For about two hours Jan. 20, the Fellowship’s Covenanting Conference broke into two separate sessions to try to answer those questions. One session was for those wanting to learn more about options for aligning with the Fellowship but staying in the Presbyterian Church (U.S.A.); the other was for those wanting to learn more about the new denomination.
Here are some of the answers given in the session on the ECO, many of them provided by John Crosby, pastor of Christ Presbyterian church in Edina, Minn., and president of the ECO.
Signing up. Application materials will be available on the Fellowship’s website soon – with congregations able to join the ECO as early as April 1. A “commission on assimilation” will consider those applications and provisionally assign congregations to presbyteries. There will probably three or four regional presbyteries at first, growing to as many as 20 or 25 as the number of congregations joining the ECO increases.
Ordinarily, non-geographic presbyteries would not be permitted, Crosby said, although there may be exceptions for language-based presbyteries (for example, Korean or Spanish-speaking presbyteries) or for those involved with specialized kinds of ministry.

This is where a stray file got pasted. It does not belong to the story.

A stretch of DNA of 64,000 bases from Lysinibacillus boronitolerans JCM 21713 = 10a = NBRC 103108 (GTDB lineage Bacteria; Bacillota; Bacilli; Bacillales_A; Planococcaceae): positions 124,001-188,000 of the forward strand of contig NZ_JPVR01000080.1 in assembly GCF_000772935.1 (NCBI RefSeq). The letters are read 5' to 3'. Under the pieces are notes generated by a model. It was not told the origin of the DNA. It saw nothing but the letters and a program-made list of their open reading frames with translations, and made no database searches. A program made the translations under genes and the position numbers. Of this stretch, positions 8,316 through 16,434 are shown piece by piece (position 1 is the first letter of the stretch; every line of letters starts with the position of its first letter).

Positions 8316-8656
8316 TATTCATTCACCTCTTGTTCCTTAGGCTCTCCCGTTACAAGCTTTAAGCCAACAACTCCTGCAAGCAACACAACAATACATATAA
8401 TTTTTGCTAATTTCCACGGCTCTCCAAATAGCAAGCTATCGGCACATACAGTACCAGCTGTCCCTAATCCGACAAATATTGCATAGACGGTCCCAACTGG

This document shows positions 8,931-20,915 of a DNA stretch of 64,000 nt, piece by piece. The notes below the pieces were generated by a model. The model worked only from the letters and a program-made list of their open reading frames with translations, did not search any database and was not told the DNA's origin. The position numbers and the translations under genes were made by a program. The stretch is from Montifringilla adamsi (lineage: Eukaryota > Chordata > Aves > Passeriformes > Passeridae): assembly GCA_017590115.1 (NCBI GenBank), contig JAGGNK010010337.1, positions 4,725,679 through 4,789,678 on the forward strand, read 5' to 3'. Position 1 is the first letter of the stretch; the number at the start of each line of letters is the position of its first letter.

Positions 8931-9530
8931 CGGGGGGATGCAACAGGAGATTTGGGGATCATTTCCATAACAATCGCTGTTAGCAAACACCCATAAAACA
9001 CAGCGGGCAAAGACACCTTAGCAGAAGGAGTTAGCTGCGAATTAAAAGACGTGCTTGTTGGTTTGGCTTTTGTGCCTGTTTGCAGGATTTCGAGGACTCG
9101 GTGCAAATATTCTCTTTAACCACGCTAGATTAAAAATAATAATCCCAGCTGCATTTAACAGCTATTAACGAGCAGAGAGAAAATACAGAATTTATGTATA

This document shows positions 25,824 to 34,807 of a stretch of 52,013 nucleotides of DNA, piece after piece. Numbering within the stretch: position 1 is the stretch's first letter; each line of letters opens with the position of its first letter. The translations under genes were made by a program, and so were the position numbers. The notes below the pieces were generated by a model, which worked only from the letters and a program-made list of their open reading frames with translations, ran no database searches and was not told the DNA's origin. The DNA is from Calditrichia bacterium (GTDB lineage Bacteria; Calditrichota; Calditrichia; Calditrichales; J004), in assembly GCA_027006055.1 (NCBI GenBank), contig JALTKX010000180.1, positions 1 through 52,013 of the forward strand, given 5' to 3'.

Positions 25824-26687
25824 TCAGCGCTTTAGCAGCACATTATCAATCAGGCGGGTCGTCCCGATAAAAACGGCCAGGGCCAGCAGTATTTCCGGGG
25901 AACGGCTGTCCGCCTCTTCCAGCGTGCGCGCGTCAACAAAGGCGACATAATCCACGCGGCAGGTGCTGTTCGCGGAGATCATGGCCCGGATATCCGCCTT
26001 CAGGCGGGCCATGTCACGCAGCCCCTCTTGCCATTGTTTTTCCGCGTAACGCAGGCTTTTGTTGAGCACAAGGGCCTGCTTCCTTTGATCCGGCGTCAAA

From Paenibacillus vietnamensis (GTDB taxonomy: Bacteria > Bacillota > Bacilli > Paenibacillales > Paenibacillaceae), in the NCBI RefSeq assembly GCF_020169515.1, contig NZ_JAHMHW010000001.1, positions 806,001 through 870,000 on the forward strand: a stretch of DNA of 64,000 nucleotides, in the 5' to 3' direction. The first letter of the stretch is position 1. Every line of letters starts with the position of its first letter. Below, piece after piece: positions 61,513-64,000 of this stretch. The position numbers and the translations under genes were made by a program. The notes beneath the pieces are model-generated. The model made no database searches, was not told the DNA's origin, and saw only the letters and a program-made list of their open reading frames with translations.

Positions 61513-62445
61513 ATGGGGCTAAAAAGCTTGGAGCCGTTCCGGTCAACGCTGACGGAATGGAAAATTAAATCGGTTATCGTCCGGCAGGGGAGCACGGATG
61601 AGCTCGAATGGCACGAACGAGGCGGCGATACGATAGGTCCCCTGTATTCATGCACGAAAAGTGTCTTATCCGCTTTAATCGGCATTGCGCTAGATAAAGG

Essential tenets. Participants asked a lot of questions about the ECO’s essential tenets – seeking clarity about what congregations and pastors would be committing to if they signed up. The answers from Fellowship leaders shifted somewhat during the course of the Covenanting Conference Jan. 18-20 – a reflection in part of the complexity of trying to give birth to a full-fledged new denomination.
One of the complicating factors is that the Fellowship’s board of directors already has voted approval of revised polity and theology documents – so the new denomination has been officially created, with its constitution in place as laid out in those documents. That constitution includes a section on Essential Tenets – principles and doctrines that those being ordained as ministers, elders and deacons, as well as others exercising leadership in congregations, must promise to uphold.
Despite that constitutional requirement, however, it seems those essential tenets may not be in their final form.
Laura Smit, an associate professor of religion at Calvin College in Michigan, is the primary author of the essential tenets section of the theology paper. In a Jan. 19 presentation, Smit described the essential tenets section as being more like a paper cup, which eventually will be discarded for something better, than a cherished crystal goblet handed down through the generations.
Crosby, however, said on Jan. 20 that in the ECO, “we are wanting something a little stronger than a paper cup.”
What does that mean for those considering joining the ECO now – who must promise to agree with those essential tenets?
In the ECO the essential tenets are “not a subscriptionist bullet-point list of eight essential things you have to believe to get in the door,” Crosby said. The idea is more to have a clear theological center, because “if we are clear about the center, then we can be very fuzzy around the borders,” he said.